The Continental Divide Trail Coalition, a national nonprofit that works to protect the Continental Divide National Scenic Trail, will officially name Anaconda a Continental Divide Trail Gateway Community on Saturday afternoon in Washoe Park.

Anaconda officials will ceremoniously sign a proclamation that identifies the city as a place friendly to CDT travelers and signifies the Smelter City as dedicated to protecting and preserving the 3,100-mile path that winds all the way from Canada to Mexico.

Anaconda will be only Montana’s second CDT Gateway Community. 

“We’re really proud to be one of the gateway communities. It says a lot about Anaconda,” said Robin McKernan, chairperson for the Anaconda Trail Society. “It’s a dream.”

The Anaconda Trail Society is a grassroots nonprofit that formed about five years ago to raise money for and protect the trails in Anaconda-Deer Lodge County.

Those trails include three routes to the “Anaconda Cut Off,” an alternate path of the CDT, near Twin Lakes, Storm Lake, and in between Anaconda and Deer Lodge near Dry Cottonwood.

McKernan explained that the trail society noticed a lot of long-distance hikers and bikers making their way through Anaconda as part of the 3,100-mile CDT trek, which sparked the nonprofit to create an “adventure camp” in Washoe Park.

“There’s a study that shows these hikers spend about $77 a day in a community, so we wanted to capture that recreation dollar,” McKernan said.

The adventure camp, which is housed in a shed-like building, offers hikers passing through Anaconda a place to charge their cell phones and batteries, access free WiFi, borrow a bike, store their belongings, and share gear with other hikers, McKernan said.

There is also a network of local “trail angels” who drive hikers to one of the three cut-off trailheads, McKernan said. Some people even offer to house and feed the visitors.

To increase Anaconda’s status as a welcoming city to CDT hikers and bikers, McKernan said the Anaconda Trail Society and a handful of other locals applied for the CDT Gateway Community designation about a year ago.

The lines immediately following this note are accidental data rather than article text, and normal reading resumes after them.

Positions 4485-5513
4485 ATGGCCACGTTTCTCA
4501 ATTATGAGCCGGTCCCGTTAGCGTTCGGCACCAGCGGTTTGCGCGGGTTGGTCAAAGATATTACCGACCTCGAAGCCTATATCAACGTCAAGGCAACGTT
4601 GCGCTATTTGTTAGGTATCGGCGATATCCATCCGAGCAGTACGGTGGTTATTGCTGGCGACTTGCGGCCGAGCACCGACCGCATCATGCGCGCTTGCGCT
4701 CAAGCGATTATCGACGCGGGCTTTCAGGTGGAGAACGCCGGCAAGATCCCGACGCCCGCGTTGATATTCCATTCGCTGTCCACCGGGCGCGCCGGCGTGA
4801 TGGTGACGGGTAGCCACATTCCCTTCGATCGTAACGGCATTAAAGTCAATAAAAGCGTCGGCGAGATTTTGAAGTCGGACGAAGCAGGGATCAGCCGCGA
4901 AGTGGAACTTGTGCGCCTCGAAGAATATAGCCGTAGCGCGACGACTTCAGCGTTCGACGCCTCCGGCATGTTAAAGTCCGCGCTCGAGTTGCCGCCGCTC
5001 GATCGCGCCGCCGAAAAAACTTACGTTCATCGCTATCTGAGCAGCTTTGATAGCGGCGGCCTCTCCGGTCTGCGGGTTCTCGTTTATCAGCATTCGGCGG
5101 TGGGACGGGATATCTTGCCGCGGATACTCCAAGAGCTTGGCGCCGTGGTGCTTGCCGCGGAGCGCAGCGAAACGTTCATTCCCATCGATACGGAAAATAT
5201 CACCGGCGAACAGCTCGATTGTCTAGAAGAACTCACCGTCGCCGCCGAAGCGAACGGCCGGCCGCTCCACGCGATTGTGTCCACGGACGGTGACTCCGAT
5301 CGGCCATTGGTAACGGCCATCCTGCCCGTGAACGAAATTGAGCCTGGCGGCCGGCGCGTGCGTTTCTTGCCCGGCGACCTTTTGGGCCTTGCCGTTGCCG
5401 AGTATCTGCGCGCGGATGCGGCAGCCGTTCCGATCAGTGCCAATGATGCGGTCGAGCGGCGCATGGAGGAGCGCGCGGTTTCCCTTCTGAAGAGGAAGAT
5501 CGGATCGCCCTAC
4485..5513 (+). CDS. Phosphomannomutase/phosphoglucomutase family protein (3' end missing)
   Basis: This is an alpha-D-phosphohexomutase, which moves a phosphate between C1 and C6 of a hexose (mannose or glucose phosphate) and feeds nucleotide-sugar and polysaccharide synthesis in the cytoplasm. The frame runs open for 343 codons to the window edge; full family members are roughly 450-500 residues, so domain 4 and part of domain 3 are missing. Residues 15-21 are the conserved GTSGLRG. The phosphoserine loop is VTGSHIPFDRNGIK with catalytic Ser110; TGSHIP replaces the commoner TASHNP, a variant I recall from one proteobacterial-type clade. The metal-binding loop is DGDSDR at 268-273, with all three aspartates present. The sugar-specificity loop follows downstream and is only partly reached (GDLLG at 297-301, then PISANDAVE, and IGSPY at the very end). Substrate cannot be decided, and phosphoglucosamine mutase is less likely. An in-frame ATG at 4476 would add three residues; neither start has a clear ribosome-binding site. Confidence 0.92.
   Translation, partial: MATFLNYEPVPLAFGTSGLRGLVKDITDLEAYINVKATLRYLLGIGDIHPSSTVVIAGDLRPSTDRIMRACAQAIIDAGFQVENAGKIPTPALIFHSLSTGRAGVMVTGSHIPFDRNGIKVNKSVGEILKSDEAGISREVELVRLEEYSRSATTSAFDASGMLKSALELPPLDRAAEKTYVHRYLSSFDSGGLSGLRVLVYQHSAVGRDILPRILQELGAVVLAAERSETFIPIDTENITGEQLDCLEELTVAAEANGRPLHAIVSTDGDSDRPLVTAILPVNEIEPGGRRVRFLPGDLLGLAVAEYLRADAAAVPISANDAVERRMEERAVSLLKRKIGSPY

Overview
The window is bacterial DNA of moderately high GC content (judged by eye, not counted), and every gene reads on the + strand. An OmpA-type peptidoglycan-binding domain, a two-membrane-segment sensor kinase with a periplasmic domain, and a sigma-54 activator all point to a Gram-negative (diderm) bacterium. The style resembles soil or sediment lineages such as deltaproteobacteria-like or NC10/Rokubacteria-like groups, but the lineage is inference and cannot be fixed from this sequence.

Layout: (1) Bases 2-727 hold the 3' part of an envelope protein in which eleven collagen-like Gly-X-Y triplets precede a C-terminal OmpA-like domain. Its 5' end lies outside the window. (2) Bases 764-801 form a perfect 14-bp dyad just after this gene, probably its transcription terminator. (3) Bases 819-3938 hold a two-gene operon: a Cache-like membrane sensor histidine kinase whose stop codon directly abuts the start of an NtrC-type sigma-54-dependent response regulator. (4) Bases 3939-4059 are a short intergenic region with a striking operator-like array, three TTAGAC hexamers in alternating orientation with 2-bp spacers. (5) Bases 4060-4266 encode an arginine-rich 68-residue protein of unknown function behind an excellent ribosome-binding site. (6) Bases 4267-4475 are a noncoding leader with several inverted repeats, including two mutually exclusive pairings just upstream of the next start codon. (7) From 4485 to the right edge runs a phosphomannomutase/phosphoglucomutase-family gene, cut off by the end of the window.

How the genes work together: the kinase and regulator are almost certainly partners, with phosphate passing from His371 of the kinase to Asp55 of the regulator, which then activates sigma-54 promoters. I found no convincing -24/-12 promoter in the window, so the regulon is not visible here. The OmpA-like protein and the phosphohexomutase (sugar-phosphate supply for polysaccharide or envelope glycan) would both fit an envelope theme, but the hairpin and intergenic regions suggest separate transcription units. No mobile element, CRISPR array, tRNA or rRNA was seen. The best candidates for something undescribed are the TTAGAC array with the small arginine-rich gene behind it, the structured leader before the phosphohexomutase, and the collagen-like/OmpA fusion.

Now that they’ve been approved to hold the title, McKernan said she believes the number of CDT travelers that pass through Anaconda will greatly increase.

“The economic impact is huge, but really we just opened our arms as a community to these hikers,” McKernan said. “That’s huge.”

But what exactly does it mean to be a Gateway Community?

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According to Amanda Wheelock, policy and communications manager for the Continental Divide Trail Coalition, Gateway Communities are towns and cities along the CDT that have shown interest in stewardship of the trail and are promoted as places for long-distance hikers to stay or visit while on their trek.

Wheelock said that after a town or city near the CDT has been designated a Gateway Community, it becomes part of a national network of over a dozen pro-CDT communities that the trail coalition promotes and supports.

Each town interested in becoming a gateway community must go through an application process to identify how close it is to the CDT and its alternate routes, what services it currently provides to trail recreationists, and what goals the town has for promoting both CDT stewardship and recreation, Wheelock said.

She also said interested towns or cities have to form a CDT Gateway Community committee comprised of various local stakeholders to help reach these identified goals.

For Anaconda, those goals include increasing the number of locals who access the CDT and educational resources on the trail’s various access points in the Smelter City area.

Wheelock said she’s excited to add Anaconda to the list of CDT gateway communities and hopes to continue to add more Montana towns and cities to the national network.

“We’re excited to celebrate a new chapter for Anaconda,” Wheelock said.

About 20 miles east, Butte is working to join Anaconda as a CDT Gateway Community.

According to Jocelyn Dodge, a recreation forester with the Beaverhead-Deerlodge National Forest, the Butte Ranger District is filling out an application for the Gateway Community program and is already working to improve access to the CDT.

Dodge said work began in June to create a new trailhead to the CDT at Pipestone Pass. The trailhead will replace the current Pipestone Pass access point, which is a small turnout at the top of the Montana Highway 2 pass about 14 miles south of Butte.

Dodge said this new CDT access point will have a much larger parking area, greater traffic visibility, and sit about 1,000 feet east of the current trailhead.

“The current parking area is not large enough to accommodate the use we see there,” Dodge said.

The new Pipestone Pass trailhead is one of four CDT access points in the immediate Butte area and is set to open to the public in mid-October at the latest, Dodge said.

In the meantime, Dodge said the Butte Ranger District, its partners, and local area recreation groups will remain committed — like those in Anaconda — to protecting and maintaining the CDT trail.

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